by Bud Smith
Smash me a message in the pin points of all those glimmering far off lights. Got my binoculars, I’m looking.
Keeping busy. Taking apart a lamp so we can get light again. Taking the stairs two, three, four at a time. Talking to you on the phone across the world. You say it’s dusty there. You crunch a chip. I’m eating frozen blueberries with bare hands.
August is oblong August is a swamp. I’m showering with your soap. I smell like you morning noon night—lying diagonal, crushing your pillow so hard it’d be a dead person if it were alive. Leaving the TV off, if I’m gonna survive I’ll be tossing crusty dishes at the street. I find the Super and force him at knife point to fix our toilet. But I will fix the squeaky drawer, seconds before your jet skids in.
Missing person: Last dusk, talking to our neighbor Annabell on the sidewalk, she says her dog died three weeks ago. I shake her hand and she looks startled. Annabell says: Tell your wife I said hello. Yes tell your wife I dream in green and blue. Tell your wife I eat clouds out. Tell your wife it’s leprechauns or a mouse. Tell your wife get back jo jo get back. Tell her tell her—when she’s back, oh my, give this pinch of gold dust a shot. And when she’s back suck every tooth in her mouth. And when she’s back put her on your shoulders scale the skyline—climb beyond our vision.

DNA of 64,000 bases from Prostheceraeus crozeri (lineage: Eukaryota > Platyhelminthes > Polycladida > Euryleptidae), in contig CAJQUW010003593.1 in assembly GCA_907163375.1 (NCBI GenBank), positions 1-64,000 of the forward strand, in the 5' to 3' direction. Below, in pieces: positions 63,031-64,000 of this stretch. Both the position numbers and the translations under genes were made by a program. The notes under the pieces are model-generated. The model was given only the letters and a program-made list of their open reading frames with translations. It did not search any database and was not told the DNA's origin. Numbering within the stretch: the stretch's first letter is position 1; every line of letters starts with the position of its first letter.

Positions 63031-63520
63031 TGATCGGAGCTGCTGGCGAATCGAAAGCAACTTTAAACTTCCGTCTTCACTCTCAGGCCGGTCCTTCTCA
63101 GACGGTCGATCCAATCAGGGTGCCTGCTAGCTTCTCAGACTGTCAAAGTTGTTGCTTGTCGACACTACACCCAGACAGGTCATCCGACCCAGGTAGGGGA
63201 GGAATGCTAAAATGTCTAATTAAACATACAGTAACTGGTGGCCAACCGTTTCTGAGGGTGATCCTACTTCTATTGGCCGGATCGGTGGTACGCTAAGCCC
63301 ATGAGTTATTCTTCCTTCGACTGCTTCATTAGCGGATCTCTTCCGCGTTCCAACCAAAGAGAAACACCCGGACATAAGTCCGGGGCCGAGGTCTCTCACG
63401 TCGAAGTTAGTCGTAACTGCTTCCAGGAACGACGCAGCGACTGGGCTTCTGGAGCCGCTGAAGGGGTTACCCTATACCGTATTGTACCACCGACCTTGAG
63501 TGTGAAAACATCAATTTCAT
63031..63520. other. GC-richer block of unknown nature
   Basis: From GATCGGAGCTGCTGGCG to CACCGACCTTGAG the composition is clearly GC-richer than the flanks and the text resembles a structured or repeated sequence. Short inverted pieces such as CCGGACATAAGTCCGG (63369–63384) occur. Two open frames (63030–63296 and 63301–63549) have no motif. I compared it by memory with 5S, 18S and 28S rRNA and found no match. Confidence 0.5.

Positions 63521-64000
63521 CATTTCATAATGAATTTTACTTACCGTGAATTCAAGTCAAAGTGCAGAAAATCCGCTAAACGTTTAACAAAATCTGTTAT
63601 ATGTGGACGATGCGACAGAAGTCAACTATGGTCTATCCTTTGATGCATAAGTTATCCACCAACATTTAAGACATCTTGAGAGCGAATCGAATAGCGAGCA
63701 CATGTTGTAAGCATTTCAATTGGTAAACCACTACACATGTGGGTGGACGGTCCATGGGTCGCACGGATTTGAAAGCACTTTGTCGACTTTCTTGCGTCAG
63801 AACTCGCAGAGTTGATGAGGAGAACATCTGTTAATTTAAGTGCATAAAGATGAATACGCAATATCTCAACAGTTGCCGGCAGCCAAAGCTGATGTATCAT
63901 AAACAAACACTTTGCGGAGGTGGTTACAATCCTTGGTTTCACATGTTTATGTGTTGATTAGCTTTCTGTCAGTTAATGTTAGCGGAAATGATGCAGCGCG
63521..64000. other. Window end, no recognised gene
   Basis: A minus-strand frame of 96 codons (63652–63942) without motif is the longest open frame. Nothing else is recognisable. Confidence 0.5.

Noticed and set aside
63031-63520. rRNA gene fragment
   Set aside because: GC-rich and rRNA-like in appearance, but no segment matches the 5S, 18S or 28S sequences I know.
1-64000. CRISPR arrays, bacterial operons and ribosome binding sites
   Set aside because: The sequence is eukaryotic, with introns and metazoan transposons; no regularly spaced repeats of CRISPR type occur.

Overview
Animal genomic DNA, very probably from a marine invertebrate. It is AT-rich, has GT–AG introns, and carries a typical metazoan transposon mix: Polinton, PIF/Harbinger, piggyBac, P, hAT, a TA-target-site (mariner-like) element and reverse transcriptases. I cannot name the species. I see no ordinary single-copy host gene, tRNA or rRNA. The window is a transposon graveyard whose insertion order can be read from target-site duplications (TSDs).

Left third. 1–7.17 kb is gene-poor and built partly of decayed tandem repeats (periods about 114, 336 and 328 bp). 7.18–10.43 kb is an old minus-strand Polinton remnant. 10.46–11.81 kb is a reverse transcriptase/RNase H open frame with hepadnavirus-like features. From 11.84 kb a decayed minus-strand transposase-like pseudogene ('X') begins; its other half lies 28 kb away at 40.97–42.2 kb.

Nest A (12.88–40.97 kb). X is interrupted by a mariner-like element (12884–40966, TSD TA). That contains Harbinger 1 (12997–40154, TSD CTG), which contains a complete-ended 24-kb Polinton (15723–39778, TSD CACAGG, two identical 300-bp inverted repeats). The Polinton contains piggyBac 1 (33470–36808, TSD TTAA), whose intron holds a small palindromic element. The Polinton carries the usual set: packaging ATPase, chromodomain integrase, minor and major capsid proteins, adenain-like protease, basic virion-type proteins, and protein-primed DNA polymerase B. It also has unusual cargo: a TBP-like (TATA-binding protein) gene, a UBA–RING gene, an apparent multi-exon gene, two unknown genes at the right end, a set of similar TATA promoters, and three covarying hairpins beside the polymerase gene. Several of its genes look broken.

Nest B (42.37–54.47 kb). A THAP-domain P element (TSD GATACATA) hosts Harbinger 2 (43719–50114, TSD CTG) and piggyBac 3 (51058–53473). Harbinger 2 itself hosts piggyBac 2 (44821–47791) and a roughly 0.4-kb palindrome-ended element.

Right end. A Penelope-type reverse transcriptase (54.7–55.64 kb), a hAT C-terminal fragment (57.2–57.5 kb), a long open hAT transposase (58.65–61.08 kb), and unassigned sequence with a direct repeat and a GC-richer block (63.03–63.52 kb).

Yes yes, I’m sorry about your dog. Yes, yes, you should get a new dog. Oh no, I never could, she says I’m faithful to the dead.